11,000 Brazilian families sue Norwegian miner for environmental disaster

. Feb 10, 2021
Class-action lawsuit seeks reparation from Norwegian giant for disaster State inspectors monitoring contamination levels in the water of Barcarena, Pará. "Another case of a mining giant which ignored the risks," says lawyer. Photo: Ag.Pará

In early February 2018, a river of red mud rushed through 13 communities in the town of Barcarena, in the northern Brazilian state of Pará. While the region was being battered by heavy rains at the time, the sludge flooding the city was not merely dirty water.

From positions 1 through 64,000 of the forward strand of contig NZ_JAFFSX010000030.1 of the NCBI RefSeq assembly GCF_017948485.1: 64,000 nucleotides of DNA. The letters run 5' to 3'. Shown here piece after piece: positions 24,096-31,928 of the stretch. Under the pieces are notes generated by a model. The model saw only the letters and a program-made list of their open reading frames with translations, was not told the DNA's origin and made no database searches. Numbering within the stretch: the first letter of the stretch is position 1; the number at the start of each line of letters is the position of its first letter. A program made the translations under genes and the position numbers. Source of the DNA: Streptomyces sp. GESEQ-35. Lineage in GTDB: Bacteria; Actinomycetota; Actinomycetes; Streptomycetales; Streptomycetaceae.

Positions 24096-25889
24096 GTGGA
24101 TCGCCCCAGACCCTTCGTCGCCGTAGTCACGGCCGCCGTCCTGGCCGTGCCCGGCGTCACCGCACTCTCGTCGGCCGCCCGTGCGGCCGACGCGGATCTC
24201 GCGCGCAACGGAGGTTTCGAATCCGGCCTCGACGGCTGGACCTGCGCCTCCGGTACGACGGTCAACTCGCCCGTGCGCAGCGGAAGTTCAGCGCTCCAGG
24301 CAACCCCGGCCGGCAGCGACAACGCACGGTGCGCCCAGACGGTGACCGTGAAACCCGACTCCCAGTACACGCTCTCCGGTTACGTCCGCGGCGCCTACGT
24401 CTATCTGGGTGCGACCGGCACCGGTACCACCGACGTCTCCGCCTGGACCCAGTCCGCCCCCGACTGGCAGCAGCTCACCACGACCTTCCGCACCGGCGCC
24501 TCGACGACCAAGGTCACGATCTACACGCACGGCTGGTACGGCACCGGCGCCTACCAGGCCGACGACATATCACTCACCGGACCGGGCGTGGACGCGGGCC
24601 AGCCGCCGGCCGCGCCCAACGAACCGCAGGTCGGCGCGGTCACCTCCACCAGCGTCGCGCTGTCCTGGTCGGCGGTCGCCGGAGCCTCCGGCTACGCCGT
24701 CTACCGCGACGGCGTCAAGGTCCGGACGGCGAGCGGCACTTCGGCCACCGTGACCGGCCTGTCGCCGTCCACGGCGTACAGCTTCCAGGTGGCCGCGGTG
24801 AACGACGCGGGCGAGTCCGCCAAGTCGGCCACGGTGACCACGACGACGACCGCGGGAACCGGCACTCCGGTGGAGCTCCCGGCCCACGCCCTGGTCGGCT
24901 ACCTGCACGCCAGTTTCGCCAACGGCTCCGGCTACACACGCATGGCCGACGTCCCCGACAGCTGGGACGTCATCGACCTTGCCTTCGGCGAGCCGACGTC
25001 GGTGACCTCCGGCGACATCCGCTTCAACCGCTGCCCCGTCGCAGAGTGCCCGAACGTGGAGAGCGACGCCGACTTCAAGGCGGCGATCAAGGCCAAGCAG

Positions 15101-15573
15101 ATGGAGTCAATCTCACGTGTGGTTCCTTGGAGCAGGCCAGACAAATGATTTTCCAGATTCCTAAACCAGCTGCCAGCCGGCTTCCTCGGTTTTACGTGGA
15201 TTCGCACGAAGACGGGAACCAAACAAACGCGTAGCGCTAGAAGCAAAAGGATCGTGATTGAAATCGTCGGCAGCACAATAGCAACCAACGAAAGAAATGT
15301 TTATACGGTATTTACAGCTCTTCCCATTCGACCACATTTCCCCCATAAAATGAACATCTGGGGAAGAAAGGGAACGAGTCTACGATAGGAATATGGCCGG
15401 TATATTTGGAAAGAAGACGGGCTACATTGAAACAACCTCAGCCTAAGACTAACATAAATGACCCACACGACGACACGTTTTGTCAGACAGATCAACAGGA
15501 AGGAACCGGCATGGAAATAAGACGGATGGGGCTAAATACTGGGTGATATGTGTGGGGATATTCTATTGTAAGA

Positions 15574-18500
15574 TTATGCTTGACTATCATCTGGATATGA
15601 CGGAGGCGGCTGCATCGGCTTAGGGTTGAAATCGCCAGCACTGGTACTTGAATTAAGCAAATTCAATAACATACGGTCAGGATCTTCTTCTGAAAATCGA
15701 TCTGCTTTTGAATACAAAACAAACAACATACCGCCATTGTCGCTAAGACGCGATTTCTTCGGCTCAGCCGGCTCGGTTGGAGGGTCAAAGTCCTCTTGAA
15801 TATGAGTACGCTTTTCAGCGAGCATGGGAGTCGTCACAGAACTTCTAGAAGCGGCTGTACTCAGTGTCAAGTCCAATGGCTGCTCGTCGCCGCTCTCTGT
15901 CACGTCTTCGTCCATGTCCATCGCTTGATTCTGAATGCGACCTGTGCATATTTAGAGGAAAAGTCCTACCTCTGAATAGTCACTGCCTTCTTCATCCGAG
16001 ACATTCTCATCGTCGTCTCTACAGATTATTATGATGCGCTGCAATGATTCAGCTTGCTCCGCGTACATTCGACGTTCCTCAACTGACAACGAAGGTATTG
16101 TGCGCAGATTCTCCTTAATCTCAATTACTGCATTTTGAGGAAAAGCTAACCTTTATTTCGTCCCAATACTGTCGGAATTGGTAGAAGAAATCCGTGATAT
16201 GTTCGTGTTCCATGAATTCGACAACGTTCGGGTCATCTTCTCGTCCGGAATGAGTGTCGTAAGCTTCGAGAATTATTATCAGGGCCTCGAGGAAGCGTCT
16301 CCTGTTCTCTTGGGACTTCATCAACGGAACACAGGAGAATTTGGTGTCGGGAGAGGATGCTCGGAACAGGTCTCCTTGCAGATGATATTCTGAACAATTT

Months later, in the dry season, the same town was enveloped in by a red dust cloud, harming the soil and air quality. According to later investigations, the toxic dust and red mud were caused by a leak of chemical tailings in a nearby facility owned by Norwegian mining firm Hydro Alunorte, regarded as being the largest bauxite refinery in the world.